If your child declares that they are a believer and you see evidence of this in their lives, you can pray for the fruit of the Spirit to grow within them. Pray for more than just changed behavior; pray that the Spirit would transform their heart for following Christ and obeying him in all things. As Jesus says in John 14:15, “If you love me, you will keep my commandments.”
Identify Good Fruit Within Your Child
As a result of the Fall, our lives are characterized by bad fruit and wrong behavior—yet God, in his mercy, allows sinners to practice good behavior, including your son or daughter. Your child is more than their bad fruit, or, more pointedly, they are more than their sexuality and gender.
Disproportionately focusing on bad fruit will harm your relationship and hinder you from loving your child well. You cannot have a loving conversation with them when all you see are their flaws, giving the sense that they are a problem needing to be fixed instead of the son or daughter you love. Strive to see them as a child of God who is still loved by their Creator—much like yourself.
Despite poor choices that may be hard to endure, your son or daughter certainly has good fruit that cannot be overlooked. Identifying good behaviors, attitudes, words, and actions is important for your child’s maturity and your relationship, so share with your child what you have observed to encourage them, strengthen them, and fortify your relationship with them.
True change is not found in simply altering one’s behavior. Rather, true change begins within, in our hearts. Every one of us needs God’s loving initiative to effect this kind of change.
One of the most common questions I receive from individuals who learn about our ministry to hurting parents is, “Where would you even start to help a parent struggling with this?” They usually ask with a sincere concern and eagerness to help. Nowadays, Christians are well aware of the cultural shifts occurring with sexual and gender identities but are often at a loss for how to speak into these issues. In particular, you may feel heavily burdened to help a parent whose child embraces an LGBTQ+ identity, but you may also feel nervous and timid when approaching such a difficult subject.
If you personally know a parent whose child is experiencing these issues, or you would like to help Christian parents who are navigating these difficult waters, I encourage you to be assertive in utilizing one of the most powerful tools of help: prayer.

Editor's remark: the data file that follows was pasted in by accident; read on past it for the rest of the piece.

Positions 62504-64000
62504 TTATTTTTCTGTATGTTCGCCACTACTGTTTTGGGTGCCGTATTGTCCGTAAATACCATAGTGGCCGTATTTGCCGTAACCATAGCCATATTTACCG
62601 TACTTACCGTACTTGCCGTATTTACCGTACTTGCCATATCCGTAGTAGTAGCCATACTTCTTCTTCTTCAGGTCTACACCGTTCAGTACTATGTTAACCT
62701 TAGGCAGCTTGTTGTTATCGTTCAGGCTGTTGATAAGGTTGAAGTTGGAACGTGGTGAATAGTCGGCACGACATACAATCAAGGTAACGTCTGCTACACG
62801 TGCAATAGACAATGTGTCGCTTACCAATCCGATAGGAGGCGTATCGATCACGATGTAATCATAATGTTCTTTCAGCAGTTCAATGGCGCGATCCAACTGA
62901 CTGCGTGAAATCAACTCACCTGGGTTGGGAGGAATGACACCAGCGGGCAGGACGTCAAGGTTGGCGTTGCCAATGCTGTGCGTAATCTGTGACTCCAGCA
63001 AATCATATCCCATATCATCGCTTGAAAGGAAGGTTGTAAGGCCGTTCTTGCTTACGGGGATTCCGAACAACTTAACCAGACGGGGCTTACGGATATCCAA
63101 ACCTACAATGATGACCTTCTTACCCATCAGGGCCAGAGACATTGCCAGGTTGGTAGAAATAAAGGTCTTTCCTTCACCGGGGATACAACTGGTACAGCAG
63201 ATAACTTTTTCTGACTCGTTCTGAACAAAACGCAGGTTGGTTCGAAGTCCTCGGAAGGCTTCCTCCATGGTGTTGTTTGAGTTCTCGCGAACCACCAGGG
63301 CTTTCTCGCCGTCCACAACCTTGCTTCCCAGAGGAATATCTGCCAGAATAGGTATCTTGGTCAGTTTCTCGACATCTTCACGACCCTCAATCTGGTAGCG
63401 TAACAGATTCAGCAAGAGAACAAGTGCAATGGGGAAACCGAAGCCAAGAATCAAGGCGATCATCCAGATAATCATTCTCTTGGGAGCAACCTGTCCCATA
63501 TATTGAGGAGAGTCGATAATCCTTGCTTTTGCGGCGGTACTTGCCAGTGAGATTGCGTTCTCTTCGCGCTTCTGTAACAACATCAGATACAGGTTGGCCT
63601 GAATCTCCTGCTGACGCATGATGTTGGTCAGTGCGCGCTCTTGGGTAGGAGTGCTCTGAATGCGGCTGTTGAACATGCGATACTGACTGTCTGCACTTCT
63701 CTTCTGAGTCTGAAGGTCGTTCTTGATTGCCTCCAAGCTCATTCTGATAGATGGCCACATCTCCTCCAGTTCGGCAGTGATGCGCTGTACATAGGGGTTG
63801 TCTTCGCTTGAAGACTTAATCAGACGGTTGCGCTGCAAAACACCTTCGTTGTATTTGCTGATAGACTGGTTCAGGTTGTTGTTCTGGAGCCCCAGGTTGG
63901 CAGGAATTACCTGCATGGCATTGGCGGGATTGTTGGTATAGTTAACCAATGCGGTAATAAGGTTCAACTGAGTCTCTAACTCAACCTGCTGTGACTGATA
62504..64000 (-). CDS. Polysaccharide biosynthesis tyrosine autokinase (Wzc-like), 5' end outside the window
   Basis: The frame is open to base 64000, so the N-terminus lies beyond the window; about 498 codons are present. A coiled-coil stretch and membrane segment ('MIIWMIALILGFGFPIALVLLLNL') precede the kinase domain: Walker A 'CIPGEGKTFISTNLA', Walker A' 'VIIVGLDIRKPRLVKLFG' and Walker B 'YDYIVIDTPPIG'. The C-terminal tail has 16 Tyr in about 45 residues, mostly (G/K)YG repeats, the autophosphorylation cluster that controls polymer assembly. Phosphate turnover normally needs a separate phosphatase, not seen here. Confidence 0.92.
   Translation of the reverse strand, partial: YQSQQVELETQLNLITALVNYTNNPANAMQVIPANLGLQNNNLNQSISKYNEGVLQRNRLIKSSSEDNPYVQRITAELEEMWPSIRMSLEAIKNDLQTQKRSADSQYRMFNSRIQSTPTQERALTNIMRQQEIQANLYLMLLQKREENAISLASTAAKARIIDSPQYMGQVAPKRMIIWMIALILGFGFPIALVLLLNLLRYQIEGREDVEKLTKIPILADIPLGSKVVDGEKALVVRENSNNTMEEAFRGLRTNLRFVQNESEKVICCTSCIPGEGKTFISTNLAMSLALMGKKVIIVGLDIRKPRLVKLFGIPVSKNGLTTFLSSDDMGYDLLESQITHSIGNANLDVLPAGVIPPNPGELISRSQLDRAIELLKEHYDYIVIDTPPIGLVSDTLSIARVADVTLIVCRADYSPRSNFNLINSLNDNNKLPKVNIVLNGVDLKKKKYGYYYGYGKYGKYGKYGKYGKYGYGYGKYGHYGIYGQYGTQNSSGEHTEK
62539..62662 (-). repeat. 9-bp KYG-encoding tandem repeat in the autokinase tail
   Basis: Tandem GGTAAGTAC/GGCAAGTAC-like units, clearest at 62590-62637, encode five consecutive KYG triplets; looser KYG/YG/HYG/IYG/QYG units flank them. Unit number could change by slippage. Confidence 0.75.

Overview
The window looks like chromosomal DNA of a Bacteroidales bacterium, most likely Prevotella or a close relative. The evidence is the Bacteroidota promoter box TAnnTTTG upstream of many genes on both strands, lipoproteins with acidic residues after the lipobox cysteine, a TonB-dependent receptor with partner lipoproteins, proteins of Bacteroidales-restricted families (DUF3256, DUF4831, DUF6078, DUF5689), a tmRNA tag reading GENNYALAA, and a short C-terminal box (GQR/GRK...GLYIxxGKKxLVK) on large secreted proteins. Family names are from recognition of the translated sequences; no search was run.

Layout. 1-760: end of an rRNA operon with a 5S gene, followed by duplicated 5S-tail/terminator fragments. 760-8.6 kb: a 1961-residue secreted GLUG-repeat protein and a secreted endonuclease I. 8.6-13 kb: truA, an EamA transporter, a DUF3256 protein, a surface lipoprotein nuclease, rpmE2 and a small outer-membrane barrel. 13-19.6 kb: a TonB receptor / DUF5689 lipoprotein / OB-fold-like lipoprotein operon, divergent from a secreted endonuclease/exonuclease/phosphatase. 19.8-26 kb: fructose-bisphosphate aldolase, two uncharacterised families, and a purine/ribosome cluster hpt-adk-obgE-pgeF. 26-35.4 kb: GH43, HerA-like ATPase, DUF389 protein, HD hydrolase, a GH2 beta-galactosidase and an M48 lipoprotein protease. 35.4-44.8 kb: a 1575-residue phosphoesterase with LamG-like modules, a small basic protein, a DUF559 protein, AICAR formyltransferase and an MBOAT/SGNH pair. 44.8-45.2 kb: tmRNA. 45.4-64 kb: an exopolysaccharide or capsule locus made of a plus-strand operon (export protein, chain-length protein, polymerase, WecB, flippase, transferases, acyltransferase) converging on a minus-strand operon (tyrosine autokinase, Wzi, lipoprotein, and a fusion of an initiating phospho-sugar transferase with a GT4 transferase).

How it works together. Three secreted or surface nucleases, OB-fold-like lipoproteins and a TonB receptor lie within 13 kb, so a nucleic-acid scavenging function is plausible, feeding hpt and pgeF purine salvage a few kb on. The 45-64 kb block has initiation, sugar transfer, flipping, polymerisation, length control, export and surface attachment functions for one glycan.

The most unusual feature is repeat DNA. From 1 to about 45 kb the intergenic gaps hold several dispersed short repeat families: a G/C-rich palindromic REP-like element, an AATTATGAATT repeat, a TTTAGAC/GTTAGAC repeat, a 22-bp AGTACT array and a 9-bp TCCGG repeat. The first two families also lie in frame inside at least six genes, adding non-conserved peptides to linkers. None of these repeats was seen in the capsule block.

Christian parents desperately need your prayers. Often, this experience is devastating and disorienting for a parent. It leaves them feeling a range of emotions from guilt, to fear, sadness, despair, and grief. Their questions and fears are simply overwhelming. In the midst of their hurt and confusion, parents need reassurance of the truth and comfort of Jesus Christ. As with many hard trials that we endure, parents need to be reminded of the truths of God they already know but are struggling to see and believe. They need the body of Christ interceding for them, providing strength in the midst of their weakness. I am reminded of Dietrich Bonhoeffer’s words, “The Christ in his own heart is weaker than the Christ in the word of his brother; his own heart is uncertain, his brother’s is sure” (Life Together, 23). In our place of strength, may we commit ourselves to interceding for parents who are deeply struggling.
When you are at a loss for which words to pray, Scripture is a good place to start. God’s word gives us language to use as we pray it back to him. I encourage you to consider finding specific passages to direct your prayer and intercession for hurting parents.
Here are a number of ways you can pray:
Pray for Comfort in Their Pain
“Lord you say, ‘Blessed are those who mourn, for they will be comforted.’ Would you let this parent know the blessing of your deep comfort in the midst of their grief over their child?” (Matthew 5:4)
“Thank you, Lord, that you are near to the brokenhearted and save the crushed in spirit. Be near to these parents in their heartbreak.” (Psalm 34:18)
Pray for Peace and Trust in God
“I pray these parents would turn to you in their anxious thoughts about their child, because you are for them. May your peace, which transcends their understanding of what is taking place, guard their hearts and minds in Christ Jesus as they entrust their requests to you.” (Philippians 4:4–7)
“I pray that this parent would trust in you with all her heart and not lean on her own understanding of what is best for her child. I pray that she would acknowledge you in all her ways, that you might direct her steps!” (Proverbs 3:5–6)
Pray for Wisdom to Love Their Child
“Father, this is my prayer: that these parents’ love for their child may abound more and more in knowledge and depth of insight. May they be able to discern what is best, and may they be pure and blameless for the day of Christ, filled with the fruit of righteousness that comes through Jesus Christ.” (Philippians 1:9–11)
Pray for Strength and Perseverance